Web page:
Statement of Purpose
Many professors, department websites, applications, and current graduate students will tell you that the statement of purpose is the most important part of the application. While the statement of purpose is the best way for the admissions committee to gauge your writing skills, it is quite different from the college admissions essay, or the law school personal statement. Admissions committees will not be looking for the most well-written essay with the catchiest introduction. What they really mean when they talk about the statement of purpose is that the research interest match between you and the program is the most important factor for admission, and your interests are revealed in the statement of purpose. In addition to making sure your interests and experiences are aligned with the program 's offerings, the statement of purpose is a way for the admissions officers to see how you think, either by your evaluation of your prior research experiences and coursework, and/or by your presentations of new ideas that you wish to pursue in graduate school and beyond.
In bullet point form, here are some tips for the personal statement.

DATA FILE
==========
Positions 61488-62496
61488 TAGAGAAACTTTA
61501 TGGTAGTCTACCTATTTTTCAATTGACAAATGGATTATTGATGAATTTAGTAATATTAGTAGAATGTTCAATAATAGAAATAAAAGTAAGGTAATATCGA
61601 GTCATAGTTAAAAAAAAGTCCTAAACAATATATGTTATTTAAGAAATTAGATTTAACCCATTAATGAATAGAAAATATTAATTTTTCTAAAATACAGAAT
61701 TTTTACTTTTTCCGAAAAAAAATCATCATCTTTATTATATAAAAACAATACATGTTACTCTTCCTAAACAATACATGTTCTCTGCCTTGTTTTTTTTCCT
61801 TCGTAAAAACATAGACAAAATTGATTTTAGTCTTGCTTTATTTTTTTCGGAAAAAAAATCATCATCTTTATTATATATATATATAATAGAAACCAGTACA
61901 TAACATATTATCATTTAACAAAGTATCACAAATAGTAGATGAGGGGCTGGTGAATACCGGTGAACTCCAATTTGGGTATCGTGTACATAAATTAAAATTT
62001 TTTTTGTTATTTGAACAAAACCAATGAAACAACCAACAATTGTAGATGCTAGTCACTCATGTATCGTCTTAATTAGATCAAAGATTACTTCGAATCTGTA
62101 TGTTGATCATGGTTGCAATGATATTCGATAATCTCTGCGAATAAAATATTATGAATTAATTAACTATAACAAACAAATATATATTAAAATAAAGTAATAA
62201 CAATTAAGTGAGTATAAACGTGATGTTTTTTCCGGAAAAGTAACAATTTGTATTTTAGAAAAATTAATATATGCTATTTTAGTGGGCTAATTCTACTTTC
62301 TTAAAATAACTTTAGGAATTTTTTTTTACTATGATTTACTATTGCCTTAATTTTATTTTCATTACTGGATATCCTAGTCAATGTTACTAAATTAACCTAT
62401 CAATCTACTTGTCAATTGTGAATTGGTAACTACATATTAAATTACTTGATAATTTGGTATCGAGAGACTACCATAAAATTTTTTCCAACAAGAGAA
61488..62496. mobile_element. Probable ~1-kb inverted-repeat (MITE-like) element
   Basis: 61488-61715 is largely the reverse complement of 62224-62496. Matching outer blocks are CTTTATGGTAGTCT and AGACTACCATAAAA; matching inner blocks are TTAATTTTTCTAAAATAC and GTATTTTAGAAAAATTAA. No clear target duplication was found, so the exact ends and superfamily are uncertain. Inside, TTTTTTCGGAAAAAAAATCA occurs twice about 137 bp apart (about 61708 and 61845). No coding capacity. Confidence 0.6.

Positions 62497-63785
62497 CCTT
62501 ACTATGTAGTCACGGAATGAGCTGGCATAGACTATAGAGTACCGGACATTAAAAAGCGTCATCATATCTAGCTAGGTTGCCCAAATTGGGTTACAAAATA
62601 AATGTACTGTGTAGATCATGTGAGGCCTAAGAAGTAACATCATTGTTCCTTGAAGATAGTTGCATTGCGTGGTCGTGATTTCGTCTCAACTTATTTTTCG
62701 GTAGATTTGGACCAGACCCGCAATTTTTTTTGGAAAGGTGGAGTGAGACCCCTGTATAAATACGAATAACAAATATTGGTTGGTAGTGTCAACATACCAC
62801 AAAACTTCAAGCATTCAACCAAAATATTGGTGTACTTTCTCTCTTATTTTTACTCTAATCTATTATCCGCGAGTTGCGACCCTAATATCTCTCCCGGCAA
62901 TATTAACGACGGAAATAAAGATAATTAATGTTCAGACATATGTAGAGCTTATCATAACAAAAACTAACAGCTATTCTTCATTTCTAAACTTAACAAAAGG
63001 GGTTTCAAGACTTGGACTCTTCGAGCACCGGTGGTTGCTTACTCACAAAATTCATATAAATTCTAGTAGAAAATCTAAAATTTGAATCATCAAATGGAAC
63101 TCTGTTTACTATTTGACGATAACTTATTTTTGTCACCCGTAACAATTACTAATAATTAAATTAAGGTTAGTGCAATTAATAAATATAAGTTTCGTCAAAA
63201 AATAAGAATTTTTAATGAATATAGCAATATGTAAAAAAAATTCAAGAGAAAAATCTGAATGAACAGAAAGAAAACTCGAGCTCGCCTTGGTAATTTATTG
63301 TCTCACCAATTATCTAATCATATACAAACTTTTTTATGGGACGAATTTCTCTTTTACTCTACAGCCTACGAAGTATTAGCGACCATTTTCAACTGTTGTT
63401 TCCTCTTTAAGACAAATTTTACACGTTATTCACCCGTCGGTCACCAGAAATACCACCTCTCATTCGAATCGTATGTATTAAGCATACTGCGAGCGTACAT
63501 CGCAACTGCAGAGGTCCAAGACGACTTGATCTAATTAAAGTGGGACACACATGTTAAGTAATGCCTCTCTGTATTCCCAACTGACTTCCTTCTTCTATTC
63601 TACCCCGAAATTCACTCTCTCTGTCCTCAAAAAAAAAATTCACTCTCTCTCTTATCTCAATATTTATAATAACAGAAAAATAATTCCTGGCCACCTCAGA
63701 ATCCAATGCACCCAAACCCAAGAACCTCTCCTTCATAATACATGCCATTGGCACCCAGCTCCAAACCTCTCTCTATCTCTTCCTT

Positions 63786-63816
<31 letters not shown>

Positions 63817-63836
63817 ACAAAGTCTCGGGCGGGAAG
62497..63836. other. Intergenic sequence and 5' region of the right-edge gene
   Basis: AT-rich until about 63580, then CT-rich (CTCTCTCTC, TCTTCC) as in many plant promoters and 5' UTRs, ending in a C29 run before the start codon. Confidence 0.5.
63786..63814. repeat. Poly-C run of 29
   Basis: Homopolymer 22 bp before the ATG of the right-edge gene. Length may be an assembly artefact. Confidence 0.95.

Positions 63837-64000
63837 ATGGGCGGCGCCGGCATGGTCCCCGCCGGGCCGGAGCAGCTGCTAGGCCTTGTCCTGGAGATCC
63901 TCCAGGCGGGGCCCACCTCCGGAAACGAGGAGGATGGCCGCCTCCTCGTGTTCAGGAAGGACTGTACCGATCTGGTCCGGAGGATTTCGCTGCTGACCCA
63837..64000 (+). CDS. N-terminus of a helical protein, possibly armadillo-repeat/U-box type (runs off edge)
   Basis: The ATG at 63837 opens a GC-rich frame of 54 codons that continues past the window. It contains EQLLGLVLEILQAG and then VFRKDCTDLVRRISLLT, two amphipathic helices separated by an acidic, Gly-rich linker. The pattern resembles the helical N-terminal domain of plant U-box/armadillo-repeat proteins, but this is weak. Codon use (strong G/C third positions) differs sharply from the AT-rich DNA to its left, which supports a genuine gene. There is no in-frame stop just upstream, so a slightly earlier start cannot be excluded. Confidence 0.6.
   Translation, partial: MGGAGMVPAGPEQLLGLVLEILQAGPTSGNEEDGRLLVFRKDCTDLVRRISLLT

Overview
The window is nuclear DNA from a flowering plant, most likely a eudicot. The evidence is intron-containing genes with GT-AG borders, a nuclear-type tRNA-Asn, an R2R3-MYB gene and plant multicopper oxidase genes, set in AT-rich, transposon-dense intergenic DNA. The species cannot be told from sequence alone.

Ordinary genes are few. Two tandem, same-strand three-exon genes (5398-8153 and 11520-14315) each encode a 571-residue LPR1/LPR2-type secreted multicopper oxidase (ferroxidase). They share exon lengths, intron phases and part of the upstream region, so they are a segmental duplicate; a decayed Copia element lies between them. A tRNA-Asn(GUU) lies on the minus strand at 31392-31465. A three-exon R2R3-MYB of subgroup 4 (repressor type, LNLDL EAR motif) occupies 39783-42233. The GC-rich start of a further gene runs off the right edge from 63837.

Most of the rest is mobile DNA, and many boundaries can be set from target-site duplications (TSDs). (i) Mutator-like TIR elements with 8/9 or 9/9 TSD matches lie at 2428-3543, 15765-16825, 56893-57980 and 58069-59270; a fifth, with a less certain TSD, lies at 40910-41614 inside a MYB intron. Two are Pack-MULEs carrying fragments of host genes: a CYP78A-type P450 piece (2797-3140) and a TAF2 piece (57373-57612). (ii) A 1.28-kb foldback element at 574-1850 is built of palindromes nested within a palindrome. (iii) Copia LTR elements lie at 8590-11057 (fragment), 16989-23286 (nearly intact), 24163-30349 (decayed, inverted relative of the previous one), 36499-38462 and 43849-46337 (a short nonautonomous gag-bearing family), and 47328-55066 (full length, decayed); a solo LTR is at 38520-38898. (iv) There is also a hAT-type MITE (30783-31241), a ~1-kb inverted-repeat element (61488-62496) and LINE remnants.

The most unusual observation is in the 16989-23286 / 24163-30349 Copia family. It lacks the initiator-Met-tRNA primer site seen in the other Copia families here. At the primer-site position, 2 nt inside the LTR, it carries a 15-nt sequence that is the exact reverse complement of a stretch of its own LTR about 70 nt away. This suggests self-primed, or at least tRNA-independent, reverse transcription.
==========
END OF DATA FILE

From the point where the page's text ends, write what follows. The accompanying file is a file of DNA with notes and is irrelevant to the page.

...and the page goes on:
Leave roughly 1/3 of the essay to talk about the future
In this section you can describe your interests, goals, career plans after graduate school, and why the school you are applying to is a good choice to pursue these interests. If there is a stringent word limit, make sure you include this part, even at the expense of leaving out some of your past. Your history should be reflected elsewhere in the applications, through your recommendations, cv, etc.
Don 't list experiences and awards
If awards are listed elsewhere in the application (which they are according to nearly all forms), don 't put them here again! Not only is it a waste of space but it also makes you sound arrogant. If there is something listed on your c.v. that deserves explanation, you can put it in here, but even then it could be better to have a